Choosing a Financial Advisor
Why Choose Us?
It can be hard to choose the right financial advisor for you. There are several different types, each with different obligations to their clients. Making matters worse, what an advisor calls themselves doesn’t tell you much.
So, a lot of people default to asking their friends who they work with even if that person is not the right fit for you.
There is a better way.
This page should help you identify whether or not we are a potential fit for you. If we’re not, it should also help you in your search.
Some of these even feel like a secret (see below: Fee-Only, Investment Philosophy and Dynamic Income Planning). They’re not a secret, of course. Nothing we are doing is proprietary. It just feels like a secret.
I think there are two reasons.
The first is that the financial industry is not well understood by consumers. Wall Street and the insurance lobby spend millions to keep it that way.
The second is that not a lot of advisors do things the way we do. In fact, very few, if any, check all these boxes.
It’s also important to note our bias in recommending these areas as differentiations because they apply to us.
However, as an independent firm, we get to choose how to do business. We’re not highlighting these areas because we happen to be this. We intentionally chose to do business this way because we believe it is right.
Choosing an Advisor – Narrowing It Down
These characteristics aren’t perfect, but by hiring a Fee-Only advisor you eliminate most of the conflicts of interest that lead to poor advice and hiring a CFP means the advisor at least has a baseline level of competence.
1. Fee-Only: Fee-Only advisors are only compensated by their clients. They don’t sell any products for a commission. This eliminates many of the conflicts so prevalent in the financial industry.
2. Certified Financial Planner: To become a Certified Financial Planner professional, an advisor must successfully complete a multi-year, multi-step process. This includes an education requirement, as well as continuing education requirements. They also must pass an exam and have at least 2 years of real-life experience.
A great place to start finding advisors like this is at napfa.org.
To be a member of NAPFA (National Association of Personal Financial Advisors), the advisor must be a CFP and be Fee-Only. A Fee-Only advisor acts as a Fiduciary at all times, not just some of the time like a Fee-based advisor. We are a proud member of NAPFA.
By focusing here, you will narrow down your choices significantly.
Once you’ve narrowed it down, it’s time to find the right advisor for you. The following list shows the areas we believe you should focus on, along with where we stand in each area.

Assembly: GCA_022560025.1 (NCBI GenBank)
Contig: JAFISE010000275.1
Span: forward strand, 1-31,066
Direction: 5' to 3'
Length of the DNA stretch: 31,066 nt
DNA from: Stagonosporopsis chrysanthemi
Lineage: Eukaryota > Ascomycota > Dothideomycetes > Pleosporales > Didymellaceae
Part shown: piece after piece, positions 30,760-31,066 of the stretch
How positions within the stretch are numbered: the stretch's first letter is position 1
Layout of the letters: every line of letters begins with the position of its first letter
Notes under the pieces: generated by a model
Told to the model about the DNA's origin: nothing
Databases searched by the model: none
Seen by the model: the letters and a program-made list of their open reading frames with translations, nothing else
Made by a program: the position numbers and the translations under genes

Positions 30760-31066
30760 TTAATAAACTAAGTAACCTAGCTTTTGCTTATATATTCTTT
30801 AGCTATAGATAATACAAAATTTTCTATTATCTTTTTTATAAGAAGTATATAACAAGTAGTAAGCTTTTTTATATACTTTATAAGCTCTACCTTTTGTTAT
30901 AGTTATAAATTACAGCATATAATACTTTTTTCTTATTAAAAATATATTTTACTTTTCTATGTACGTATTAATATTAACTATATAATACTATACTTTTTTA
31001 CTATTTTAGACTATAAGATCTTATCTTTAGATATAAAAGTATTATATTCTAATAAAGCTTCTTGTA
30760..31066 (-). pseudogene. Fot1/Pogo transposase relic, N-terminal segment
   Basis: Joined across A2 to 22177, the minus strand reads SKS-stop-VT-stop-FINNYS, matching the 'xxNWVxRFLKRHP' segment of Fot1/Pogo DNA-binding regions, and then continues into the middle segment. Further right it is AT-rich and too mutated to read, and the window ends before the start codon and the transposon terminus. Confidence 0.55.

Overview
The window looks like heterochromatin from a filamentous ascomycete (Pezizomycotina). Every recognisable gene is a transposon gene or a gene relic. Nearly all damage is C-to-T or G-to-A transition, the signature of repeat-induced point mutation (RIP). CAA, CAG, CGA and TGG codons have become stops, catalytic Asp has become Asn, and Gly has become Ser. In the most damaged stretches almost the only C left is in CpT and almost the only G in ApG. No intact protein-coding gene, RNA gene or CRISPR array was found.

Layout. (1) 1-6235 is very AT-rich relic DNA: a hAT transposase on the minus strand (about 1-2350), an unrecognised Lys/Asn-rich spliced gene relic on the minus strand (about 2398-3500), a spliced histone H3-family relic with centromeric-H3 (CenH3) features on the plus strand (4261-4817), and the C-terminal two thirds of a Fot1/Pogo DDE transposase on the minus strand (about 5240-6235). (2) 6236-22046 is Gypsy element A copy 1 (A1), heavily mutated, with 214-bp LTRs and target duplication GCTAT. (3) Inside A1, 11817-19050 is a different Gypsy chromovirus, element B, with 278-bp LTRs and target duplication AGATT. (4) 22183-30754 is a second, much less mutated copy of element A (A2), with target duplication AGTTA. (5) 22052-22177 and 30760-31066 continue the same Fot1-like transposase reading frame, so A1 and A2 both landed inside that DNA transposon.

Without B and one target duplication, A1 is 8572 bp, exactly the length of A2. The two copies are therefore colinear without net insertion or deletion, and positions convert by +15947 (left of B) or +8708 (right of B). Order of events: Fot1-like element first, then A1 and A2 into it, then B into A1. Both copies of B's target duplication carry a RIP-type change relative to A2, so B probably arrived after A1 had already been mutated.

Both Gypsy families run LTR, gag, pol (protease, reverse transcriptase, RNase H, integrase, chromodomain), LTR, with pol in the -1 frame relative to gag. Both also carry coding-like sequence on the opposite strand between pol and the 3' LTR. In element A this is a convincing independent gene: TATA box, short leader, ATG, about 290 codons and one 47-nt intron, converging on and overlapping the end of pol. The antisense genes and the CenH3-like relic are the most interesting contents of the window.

3. Expertise – If you needed knee surgery, you wouldn’t go to a cardiologist. Similarly, someone could be a great advisor and your neighbor likes working with them, but they don’t specialize in working with people like you.
- We specialize in working with people retiring solo. From discussing unique estate planning issues or knowing the IRA inheritance rules when you’ve lost your spouse, we think our collaborative process and patient demeanor seems to resonate.
- Our technical expertise is at the intersection of taxes and retirement.
- Dynamic Income Planning – A lot of people rely on rules of thumb with retirement income like the 4% rule and “spend the income.” A step up from this is Monte Carlo analysis, which a lot of advisors use and call it retirement planning. This gives you a probability that you won’t run out of money. While helpful, it doesn’t help you avoid running out of money. We used to do this, but we believe we’ve found a better way. Starting with a Monte Carlo analysis, we can give you a better idea of when to adjust, and by how much, beforehand so you have a true plan of action. You should be able to spend more now if you’re willing to make small adjustments along the way.
- Enrolled Agent – An Enrolled Agent is the highest designation awarded by the IRS. While we don’t do tax preparation, we’ll review ways we can lower your lifetime tax bill in retirement. After all, taxes will be the largest expense in retirement for many of you.
4. Big Firm or Small Firm? – There isn’t a right answer here, but there probably is a right answer for you. A small firm should feel more like a small local business as opposed to a more corporate feel. With us, your Advisor is Robert Lindstrom, who is also the founder of the firm.
5. Investment Philosophy – A lot of advisors will claim they can beat the market by guessing which stock or sector is about to outperform, or even time the direction of the market. The data shows most people do not do this successfully. Not only that, but you also risk large underperformance. We don’t claim to know the future and build portfolios so you don’t have to guess the future.
6. The last, but not least, area is personality or demeanor. It’s nearly impossible to define, but it is important when choosing an advisor. This includes the way the person communicates.
- We believe we are well suited for people who want a collaborative and patient thinking partner, especially if you’re retiring solo.
- The only real way to test this is to work with someone. That’s why we have three meetings before you become a client, so you have the chance to experience what it’s like to work with us rather than us just telling you. Even once you become a client, you should only continue to be one if we are adding value in excess of the fee we charge. For that reason, our contracts can be cancelled at any time for any reason.
If this sounds like we may be a good fit, I hope you’ll consider scheduling an intro meeting. If not, I hope this helps you find the right advisor for you.
–Robert Lindstrom, CFP, Founder and Advisor